The start of the new millennium will always be remembered for the day NASCAR lost its Elvis.
When Dale Earnhardt was killed on February 18 2001, in an innocuous-looking trip into the wall at Turn 4 with Ken Schrader as tried to protect a 1-2 for his own team of Michael Waltrip and Dale Jr on the final lap of the Daytona 500, NASCAR's leading light was extinguished. His end was as quick as the man himself, and the resonance of his loss was felt just as Ayrton Senna's had been in Formula 1 at Imola in 1994.
Earnhardt went by many names. Old Ironhead. The Intimidator. The man in black. Call him what you will, but he was undeniably the quintessential southern stock car driver of his generation; a true NASCAR driving genius.
There were many reasons he was special. When it came to drafting, he could "see the air" they said. He could worry people off the track, and didn't mind to put his fender on another car to help it out of the way either. When F1 driver Martin Brundle took on the challenge of racing against him in IROC, Earnhardt famously drawled four chilling words as he walked past before a race: "Don't forget your kids." He could back up his unearthly persona off the track as well as on it.
The seven-time Cup champion's legacy was safety: use of the HANS device quickly became standard. The Car of Tomorrow that's in use today has its roots in his passing. After all, when Dale died, the sport was never going to be the same.
Bill France building Daytona in 1958
If Earnhardt was NASCAR's Elvis, then the sport also lost its Roy Orbison this decade too. Bill France Jr, who ran US stock car racing between 1972 and 2000, steered it through its most successful era thanks to the deals he struck to have his sport broadcast on network television.
NASCAR had always drawn large on-site crowds, but it was its breakthrough onto the small screen that gave it a nationwide audience, leading to the commercial giant it is today. A lot of people have made a lot of money on the back of France's vision.
When he died of lung cancer in 2007, it was fitting that "Little Bill's" passing occurred during a rain-delayed race at Dover, so FOX Sports could hold a moment of silence for him.
Swings of fortune
This decade was defined by the domination of the powerhouse teams. Only three of NASCAR's many outfits - Hendrick Motorsports, Joe Gibbs Racing and Roush (since 2007 Roush Fenway) Racing - won at Cup level, and locked out the majority of the race wins between them. Their three- and four-car operations tended to dwarf the opposition, and the advent of the Car of Tomorrow - which was supposed to level the playing field for the smaller teams - in fact had an adverse effect.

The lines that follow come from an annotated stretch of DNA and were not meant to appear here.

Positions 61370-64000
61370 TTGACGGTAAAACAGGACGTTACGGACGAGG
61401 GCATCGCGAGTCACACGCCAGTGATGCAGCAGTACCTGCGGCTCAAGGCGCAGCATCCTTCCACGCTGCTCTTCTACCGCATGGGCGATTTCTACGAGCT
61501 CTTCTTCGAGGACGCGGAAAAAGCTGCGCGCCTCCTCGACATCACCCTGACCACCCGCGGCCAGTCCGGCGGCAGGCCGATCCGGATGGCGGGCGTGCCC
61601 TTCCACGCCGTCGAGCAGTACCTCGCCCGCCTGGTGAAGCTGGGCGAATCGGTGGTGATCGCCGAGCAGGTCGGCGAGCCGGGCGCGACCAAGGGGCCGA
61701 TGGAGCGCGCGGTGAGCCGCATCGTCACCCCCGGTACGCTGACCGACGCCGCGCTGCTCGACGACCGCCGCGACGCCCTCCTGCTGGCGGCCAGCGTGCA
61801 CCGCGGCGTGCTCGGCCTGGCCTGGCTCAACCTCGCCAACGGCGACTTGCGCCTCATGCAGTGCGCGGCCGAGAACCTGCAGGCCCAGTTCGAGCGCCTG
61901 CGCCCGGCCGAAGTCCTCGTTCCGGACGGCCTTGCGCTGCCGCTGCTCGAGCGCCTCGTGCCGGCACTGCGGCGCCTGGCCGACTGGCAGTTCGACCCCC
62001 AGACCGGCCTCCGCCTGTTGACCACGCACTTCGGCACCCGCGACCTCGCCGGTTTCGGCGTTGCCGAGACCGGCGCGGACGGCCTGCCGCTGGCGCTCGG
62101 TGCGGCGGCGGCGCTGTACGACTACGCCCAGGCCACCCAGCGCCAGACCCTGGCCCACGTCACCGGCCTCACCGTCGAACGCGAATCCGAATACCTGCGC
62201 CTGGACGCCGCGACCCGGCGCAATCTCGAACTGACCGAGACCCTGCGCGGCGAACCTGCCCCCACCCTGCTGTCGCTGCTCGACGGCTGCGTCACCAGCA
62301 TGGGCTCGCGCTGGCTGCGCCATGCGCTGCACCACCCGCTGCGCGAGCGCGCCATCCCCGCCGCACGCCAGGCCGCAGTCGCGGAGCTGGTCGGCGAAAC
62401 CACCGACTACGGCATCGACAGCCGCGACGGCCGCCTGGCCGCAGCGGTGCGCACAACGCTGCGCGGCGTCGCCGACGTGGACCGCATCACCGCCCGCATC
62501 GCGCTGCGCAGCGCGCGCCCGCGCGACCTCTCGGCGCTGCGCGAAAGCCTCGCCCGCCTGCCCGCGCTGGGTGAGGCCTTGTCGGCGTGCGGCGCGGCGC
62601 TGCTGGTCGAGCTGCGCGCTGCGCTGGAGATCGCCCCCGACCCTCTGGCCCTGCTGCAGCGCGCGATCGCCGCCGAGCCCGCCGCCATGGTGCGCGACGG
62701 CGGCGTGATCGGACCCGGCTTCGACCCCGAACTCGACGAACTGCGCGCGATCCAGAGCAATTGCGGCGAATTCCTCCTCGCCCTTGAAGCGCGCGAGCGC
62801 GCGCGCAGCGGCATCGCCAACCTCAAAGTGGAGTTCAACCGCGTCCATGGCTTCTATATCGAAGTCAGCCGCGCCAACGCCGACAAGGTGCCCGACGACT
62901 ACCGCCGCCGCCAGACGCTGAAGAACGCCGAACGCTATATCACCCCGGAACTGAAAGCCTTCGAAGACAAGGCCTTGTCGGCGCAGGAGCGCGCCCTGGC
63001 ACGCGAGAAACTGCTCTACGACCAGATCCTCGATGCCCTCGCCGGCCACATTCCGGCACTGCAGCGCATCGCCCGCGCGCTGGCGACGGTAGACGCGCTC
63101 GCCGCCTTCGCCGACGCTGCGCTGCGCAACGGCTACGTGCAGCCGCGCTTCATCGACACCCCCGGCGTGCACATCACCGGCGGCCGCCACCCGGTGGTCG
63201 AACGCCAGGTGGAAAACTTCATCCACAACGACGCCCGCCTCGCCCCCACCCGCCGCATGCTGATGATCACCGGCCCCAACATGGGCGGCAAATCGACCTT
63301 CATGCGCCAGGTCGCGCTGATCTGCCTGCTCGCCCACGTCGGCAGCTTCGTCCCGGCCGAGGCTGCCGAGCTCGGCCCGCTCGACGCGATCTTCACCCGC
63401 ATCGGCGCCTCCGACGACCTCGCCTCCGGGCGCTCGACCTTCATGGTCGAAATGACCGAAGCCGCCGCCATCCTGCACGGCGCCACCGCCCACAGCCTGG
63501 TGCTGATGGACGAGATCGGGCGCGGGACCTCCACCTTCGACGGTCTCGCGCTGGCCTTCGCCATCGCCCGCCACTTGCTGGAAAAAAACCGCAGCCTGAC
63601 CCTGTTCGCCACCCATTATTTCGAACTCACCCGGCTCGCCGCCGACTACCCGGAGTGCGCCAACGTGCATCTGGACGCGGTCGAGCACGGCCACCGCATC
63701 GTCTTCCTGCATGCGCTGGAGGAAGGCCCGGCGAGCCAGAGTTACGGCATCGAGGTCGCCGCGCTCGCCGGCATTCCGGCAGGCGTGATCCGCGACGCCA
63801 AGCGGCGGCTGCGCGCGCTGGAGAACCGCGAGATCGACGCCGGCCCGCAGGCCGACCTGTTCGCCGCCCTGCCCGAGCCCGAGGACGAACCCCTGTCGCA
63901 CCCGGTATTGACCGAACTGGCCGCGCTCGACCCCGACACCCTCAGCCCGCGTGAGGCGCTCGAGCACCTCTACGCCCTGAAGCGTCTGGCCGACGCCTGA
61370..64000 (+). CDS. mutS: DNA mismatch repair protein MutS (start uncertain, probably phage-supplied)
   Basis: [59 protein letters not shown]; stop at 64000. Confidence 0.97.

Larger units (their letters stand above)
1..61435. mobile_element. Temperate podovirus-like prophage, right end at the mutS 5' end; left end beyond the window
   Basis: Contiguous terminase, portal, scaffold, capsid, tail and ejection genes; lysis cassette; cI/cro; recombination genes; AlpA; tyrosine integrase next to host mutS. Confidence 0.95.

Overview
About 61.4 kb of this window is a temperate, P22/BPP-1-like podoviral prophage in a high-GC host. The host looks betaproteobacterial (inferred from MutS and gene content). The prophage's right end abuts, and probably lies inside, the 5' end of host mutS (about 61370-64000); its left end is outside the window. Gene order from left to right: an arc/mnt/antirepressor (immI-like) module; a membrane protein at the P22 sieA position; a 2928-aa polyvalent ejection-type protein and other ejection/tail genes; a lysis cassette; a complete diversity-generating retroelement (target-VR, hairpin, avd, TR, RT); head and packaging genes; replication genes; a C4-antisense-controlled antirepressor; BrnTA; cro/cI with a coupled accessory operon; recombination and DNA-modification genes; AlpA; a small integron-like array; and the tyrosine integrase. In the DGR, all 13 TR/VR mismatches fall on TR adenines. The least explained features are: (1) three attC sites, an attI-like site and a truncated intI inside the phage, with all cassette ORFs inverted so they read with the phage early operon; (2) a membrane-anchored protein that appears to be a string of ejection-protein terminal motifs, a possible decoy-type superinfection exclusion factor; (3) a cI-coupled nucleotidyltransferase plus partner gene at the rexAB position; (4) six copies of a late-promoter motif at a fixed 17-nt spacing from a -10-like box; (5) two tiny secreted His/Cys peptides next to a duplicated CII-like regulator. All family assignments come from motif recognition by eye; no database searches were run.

Many landmarks were reached in the noughties: Jeff Gordon won his fourth Cup title (in 2001) only for 'new' team-mate Jimmie Johnson, whose car Gordon co-owns with Rick Hendrick, to trump his feat with a record-breaking stretch of four back-to-back titles.
However, the Hendrick team's five titles weren't without huge loss: a tragic plane crash, on the morning of a race in Martinsville in October 2004, claimed the lives of 10 people. They were Ricky Hendrick, Rick Hendrick's son; John Hendrick, Rick Hendrick's brother and team president; Kimberly and Jennifer Hendrick, John's 22-year-old twin daughters; Joe Jackson, a DuPont executive; Jeff Turner, Hendrick Motorsports' general manager; Randy Dorton, chief engine builder; Scott Lathram, a pilot for Tony Stewart; and pilots Dick Tracy and Liz Morrison.
The team's strength to win, it appears, comes from its ability to endure; after a four-year barren patch in terms of the Cup crown, Johnson's amazing run began in 2006 as he, and his team run by crew chief Chad Knaus, mastered the new Chase for the Championship.
Rewritting the rulebook
NASCAR's long (36 races) and complicated scoring system (185 for a win but with a maximum of 10 bonus points on offer too) meant that its title battles were often decided before the final race of the season. From 2004, to coincide with the first year of Nextel sponsorship (from '08 it switched to sister brand Sprint), a 10-race play-off system was introduced. Points for the top 10 (12 from '07) were reset at race 26 to 5000 (well ahead of the rest) but with previous wins that season rewarded with 10-point bonuses. Then the scoring resumes as usual.